As evidence that he was still on the job and willing to pursue any lead, Detective Hoffman at the request of John Walsh traveled to Madison, Wisconsin, in the late summer of 1992, where he interviewed Jeffrey Dahmer, who had been arrested for a series of gruesome murders the previous year. While most of the seventeen killings Dahmer was charged with took place between 1987 and 1991, he had taken his first victim in 1977. Some of his victims were as young as fourteen, and many had been spectacularly tortured, abused, and dismembered. Moreover, when he’d been discharged from the army for alcoholism in 1981, Dahmer had spent some time in Miami Beach. It seemed, at the very least, a lead worth pursuing.

Accordingly, Hoffman interviewed Dahmer in his Wisconsin prison on August 13, 1992. At that time, Dahmer assured Hoffman that he was not involved in the abduction and murder of Adam Walsh. No polygraph examination was administered to Dahmer regarding the case. Hoffman returned to South Florida, advised John Walsh as to what he had found, and recorded the information in the case file, where it would reside as the only record of note for the next two years.

Hollywood, Florida—August 15, 1994

A
dam Walsh’s eighteenth and nineteenth birthdays passed in 1992 and 1993, and nothing new had turned up to suggest who might have taken his life. Still, if the calendar pages seemed to be flipping with no apparent concern for the answer to that question, the steady beat of those tsunami-causing butterfly wings continued.

In 1994, there was something of a startling development within the Hollywood Police Department, where a new command staff was assigned to take over the Criminal Investigations Division. Major Brian Maher and Lieutenant Debbie Futch were placed in charge, and one of the first things they agreed upon was the transfer of Jack Hoffman out of their arena. Hoffman was sent summarily to the Patrol Division as a uniform cop.

As part of her own skills improvement program, Lieutenant Futch attended a homicide investigation seminar being conducted at Broward Community College by Harry O’Reilly, a retired NYPD homicide detective and a well-respected instructor in death investigation technique. Futch told O’Reilly of her own frustration with her department’s failure to progress with the Adam Walsh case, and O’Reilly had a quick suggestion: “Why don’t you call Joe Matthews over at Miami Beach PD?”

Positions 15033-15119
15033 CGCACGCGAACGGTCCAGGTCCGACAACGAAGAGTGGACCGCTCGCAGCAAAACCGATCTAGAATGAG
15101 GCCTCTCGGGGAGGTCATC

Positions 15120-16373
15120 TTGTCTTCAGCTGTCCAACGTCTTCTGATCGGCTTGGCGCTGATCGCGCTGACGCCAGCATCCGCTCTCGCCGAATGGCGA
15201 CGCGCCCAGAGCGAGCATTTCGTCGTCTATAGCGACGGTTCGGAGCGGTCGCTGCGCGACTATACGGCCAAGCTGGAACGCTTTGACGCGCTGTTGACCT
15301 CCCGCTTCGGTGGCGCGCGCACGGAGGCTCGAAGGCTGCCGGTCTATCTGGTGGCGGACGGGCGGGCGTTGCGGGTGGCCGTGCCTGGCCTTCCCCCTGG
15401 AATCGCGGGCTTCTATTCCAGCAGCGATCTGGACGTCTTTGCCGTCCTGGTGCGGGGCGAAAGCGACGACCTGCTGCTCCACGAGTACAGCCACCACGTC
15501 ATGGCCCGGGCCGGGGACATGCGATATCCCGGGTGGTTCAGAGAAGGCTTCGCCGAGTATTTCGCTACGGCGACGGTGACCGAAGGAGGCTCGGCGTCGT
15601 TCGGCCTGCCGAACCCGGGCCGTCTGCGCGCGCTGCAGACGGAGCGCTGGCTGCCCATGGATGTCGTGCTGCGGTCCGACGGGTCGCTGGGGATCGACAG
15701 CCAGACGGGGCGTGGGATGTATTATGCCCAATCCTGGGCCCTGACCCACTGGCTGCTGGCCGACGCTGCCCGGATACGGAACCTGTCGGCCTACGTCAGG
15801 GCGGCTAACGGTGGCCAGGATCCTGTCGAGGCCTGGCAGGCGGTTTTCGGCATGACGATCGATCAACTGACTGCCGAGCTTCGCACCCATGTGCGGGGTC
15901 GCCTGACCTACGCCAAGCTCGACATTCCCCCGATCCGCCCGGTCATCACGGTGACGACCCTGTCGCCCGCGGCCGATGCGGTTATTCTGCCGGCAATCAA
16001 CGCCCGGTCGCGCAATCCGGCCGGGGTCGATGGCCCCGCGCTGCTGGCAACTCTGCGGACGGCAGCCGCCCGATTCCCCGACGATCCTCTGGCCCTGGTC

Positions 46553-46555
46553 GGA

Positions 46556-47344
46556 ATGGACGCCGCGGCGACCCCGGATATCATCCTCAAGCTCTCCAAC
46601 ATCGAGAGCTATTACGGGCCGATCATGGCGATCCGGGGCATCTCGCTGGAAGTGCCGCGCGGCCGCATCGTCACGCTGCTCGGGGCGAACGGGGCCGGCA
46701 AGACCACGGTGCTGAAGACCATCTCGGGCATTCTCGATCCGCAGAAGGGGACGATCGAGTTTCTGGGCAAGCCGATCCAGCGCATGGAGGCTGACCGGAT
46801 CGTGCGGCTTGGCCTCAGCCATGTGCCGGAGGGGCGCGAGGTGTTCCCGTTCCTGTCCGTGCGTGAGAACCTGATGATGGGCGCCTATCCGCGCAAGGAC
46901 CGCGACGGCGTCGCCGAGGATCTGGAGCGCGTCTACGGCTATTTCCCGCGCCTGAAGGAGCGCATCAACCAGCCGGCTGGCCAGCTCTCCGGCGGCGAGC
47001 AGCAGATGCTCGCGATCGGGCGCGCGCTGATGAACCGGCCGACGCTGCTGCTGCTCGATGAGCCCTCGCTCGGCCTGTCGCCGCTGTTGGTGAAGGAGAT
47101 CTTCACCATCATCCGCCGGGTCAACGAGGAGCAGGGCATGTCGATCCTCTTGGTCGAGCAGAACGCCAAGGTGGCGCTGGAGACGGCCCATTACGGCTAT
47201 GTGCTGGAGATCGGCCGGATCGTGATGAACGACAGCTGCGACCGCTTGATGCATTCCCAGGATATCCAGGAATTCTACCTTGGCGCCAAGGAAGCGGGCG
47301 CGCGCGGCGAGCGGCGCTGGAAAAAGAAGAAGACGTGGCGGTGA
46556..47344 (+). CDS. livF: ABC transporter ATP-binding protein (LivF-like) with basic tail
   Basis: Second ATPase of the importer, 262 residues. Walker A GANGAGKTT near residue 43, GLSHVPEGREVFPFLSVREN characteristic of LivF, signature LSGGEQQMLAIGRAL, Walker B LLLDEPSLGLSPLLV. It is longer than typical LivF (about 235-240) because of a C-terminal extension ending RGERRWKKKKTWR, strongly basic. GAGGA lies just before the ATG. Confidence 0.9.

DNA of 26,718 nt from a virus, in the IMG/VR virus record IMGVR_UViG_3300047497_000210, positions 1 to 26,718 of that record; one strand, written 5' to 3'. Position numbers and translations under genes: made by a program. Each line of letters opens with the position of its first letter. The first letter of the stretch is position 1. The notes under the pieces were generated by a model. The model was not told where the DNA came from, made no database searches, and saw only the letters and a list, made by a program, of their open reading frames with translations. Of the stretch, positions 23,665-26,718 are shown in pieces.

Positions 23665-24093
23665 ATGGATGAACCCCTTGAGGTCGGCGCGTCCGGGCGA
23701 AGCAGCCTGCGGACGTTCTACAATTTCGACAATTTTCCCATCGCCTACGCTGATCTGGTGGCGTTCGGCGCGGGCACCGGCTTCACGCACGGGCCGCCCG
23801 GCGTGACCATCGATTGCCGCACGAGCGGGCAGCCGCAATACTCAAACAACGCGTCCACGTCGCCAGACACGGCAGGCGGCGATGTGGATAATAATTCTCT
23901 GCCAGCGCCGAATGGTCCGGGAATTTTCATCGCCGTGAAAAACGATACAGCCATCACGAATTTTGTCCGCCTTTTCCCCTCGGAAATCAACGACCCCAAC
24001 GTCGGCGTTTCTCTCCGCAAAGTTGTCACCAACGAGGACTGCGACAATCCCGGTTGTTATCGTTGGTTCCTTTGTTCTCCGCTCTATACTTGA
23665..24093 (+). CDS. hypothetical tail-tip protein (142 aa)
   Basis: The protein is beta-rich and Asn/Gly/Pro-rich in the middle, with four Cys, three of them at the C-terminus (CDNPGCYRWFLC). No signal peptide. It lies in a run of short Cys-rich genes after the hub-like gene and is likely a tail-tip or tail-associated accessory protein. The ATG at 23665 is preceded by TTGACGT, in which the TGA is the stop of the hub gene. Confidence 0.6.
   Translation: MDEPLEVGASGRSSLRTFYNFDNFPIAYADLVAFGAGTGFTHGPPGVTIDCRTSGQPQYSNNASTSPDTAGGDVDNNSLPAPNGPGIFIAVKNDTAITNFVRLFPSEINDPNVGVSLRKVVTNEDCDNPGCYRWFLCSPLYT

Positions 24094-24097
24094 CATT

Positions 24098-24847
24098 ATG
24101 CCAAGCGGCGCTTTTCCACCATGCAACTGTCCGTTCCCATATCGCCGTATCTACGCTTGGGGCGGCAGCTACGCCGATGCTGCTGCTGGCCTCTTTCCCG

O’Reilly knew and respected Matthews and had heard him talk about the various miscues in the Walsh case on more than one occasion. He was sure that Matthews would welcome the opportunity to involve himself formally, and he assured Futch that there was no better investigator in South Florida to aid in the investigation.

Lieutenant Futch told her boss Maher about the conversation, and Maher thought it was an excellent way to restore credibility to the investigative division. They called Matthews and asked if he’d be willing to consult with their department if they reopened the investigation of the Adam Walsh case. It was a welcome overture to Matthews, who was grappling with grief over the recent death of his father Al, following a fall and a forty-day stay in an intensive care unit.

The opportunity to busy himself in pursuit of a case he’d always been passionate about promised a way to displace a portion of his misery, and he agreed without hesitation. Then–chief of Hollywood police Dick Witt made the request of Miami Beach Police that Matthews be formally assigned, and the deal was done.

Detective Mark Smith—who in 1981, as a rookie cop seated behind the wheel of a patrol car, had assured John Walsh that he and every one of his fellow officers were doing everything they could to find his son—had been assigned to oversee a new cold case squad at Hollywood PD, and among the first he was assigned to reopen was that of the murder of Adam Walsh.

As ordered, Smith met with Matthews to discuss a game plan for how the homicide would best be investigated. From the outset, however, Matthews had his concerns. Smith seemed much more protective of his department’s image than Maher and Futch had been, and while he made many of the case files available to Matthews, he held back certain reports and memos that he assured Matthews were inconsequential.

To Matthews, nothing was inconsequential, especially files that might shed light on mistakes and oversights made early on in the investigation, but there was little he could do about it. He set aside his doubts and discussed with Smith the interviews that should be conducted and the evidence that could be reexamined, especially in light of the newly advanced DNA testing now available.